Evidence for Hooks and Eyes on 16th Century German Garb

When I created my red wool “Dorothea Meyer” goldwork gown, I used hooks and eyes to close the bodice in the front. Since then, I’ve been asked if hooks and eyes are appropriate to 16th century Germany. I think this is an excellent question and I’ve been seeking definitive answers. While it’s impossible to know 100% if hooks and eyes were appropriate (unless someone out there has a time machine I can borrow!), I feel confident that they are entirely period. My best evidence is this woodcut by Sebald Beham dated to 1530 from Nurnberg/Frankfurt, which currently resides in The National Museum of Western Art:

Old Man Caressing a Young Woman (ca. 1530)

What’s remarkable about this woodcut is that we do not normally see persons in states of undress, but thanks to the lecherous actions of this old man, we can see the inside of her bodice. And if you zoom in closely, you can see what clearly look like hooks!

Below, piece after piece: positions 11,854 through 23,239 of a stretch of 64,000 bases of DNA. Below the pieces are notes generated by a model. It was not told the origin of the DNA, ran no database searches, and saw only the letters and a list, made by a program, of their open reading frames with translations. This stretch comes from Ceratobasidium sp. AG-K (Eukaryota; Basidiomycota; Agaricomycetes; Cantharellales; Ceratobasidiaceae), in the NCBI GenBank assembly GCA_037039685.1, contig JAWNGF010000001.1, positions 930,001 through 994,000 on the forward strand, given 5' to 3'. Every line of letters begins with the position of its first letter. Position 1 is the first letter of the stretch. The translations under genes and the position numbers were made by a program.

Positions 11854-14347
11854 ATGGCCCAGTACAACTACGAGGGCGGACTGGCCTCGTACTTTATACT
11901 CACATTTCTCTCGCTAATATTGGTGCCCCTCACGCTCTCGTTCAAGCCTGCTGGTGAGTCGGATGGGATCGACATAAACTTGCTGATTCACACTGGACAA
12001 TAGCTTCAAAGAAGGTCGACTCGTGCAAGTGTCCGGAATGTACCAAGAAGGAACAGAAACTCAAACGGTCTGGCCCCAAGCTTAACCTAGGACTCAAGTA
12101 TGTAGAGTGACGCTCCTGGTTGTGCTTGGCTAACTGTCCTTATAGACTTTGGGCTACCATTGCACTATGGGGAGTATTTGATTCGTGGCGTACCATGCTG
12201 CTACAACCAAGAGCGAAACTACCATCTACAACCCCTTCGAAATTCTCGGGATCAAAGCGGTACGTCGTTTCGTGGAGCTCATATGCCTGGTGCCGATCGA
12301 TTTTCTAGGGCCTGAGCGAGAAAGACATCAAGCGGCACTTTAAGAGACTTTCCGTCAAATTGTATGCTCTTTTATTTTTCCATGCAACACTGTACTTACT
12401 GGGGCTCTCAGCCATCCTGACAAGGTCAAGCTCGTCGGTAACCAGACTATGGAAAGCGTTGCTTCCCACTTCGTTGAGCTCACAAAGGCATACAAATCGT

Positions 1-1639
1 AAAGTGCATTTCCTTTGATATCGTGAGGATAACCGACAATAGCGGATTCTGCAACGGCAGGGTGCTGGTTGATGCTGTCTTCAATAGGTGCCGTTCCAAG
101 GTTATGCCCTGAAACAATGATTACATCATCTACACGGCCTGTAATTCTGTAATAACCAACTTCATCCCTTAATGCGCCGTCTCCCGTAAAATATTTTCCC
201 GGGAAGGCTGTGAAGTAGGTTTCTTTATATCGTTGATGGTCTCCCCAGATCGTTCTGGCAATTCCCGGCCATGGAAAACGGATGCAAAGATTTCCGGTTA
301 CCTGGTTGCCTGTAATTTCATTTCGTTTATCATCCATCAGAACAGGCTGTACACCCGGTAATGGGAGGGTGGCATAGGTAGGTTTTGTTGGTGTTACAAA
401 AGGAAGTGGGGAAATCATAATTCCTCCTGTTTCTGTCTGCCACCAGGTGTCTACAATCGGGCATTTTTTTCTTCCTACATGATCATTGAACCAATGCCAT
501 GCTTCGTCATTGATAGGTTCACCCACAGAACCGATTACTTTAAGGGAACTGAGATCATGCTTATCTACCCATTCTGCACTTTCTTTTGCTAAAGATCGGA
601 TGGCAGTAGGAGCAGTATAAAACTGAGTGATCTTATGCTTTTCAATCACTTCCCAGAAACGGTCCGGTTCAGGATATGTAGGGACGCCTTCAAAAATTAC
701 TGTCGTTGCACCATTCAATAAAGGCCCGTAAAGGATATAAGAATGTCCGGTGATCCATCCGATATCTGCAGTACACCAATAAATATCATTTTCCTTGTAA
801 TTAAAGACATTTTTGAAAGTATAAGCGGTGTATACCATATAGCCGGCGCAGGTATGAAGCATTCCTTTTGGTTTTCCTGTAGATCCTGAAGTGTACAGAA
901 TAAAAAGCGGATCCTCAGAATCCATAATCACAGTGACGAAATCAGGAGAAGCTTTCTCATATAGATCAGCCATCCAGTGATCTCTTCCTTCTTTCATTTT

Detail of woodcut

Those sure look like hooks, don’t they?

If that isn’t enough evidence, there are extant hooks and eyes from the 16th century that have survived. They are fashioned from brass wire, or coiled wire, and may have been “Japaned” to cover the metal. For example, the Svante Sture Doublet from 1567 uses hooks and eyes (as noted in Patterns of Fashion 3 by Janet Arnold, pages 57-58).

As I find more evidence, I will update this page. Feel free to research these references yourself for their validity and use them in your own documentation and clothing!

Germane German

This weekend I attended the 2012 Kingdom Arts & Sciences Competition. I had the privilege of entering two projects and the honor of winning first place for both of them. Now that it’s over, I’m eager to learn and do more! So I’ve decided to branch off from my existing blog, HonorBeforeVictory.com which covers all things SCA, and create a web site dedicated to 16th century German artifacts and creations. In these pages I will record what I’ve learned, what I’ve made, and what solutions I’ve found. I intend it to be less like a blog and more like an informational site. My hope is that it will become a resource for others like me who enjoy the diversity of Renaissance Germany!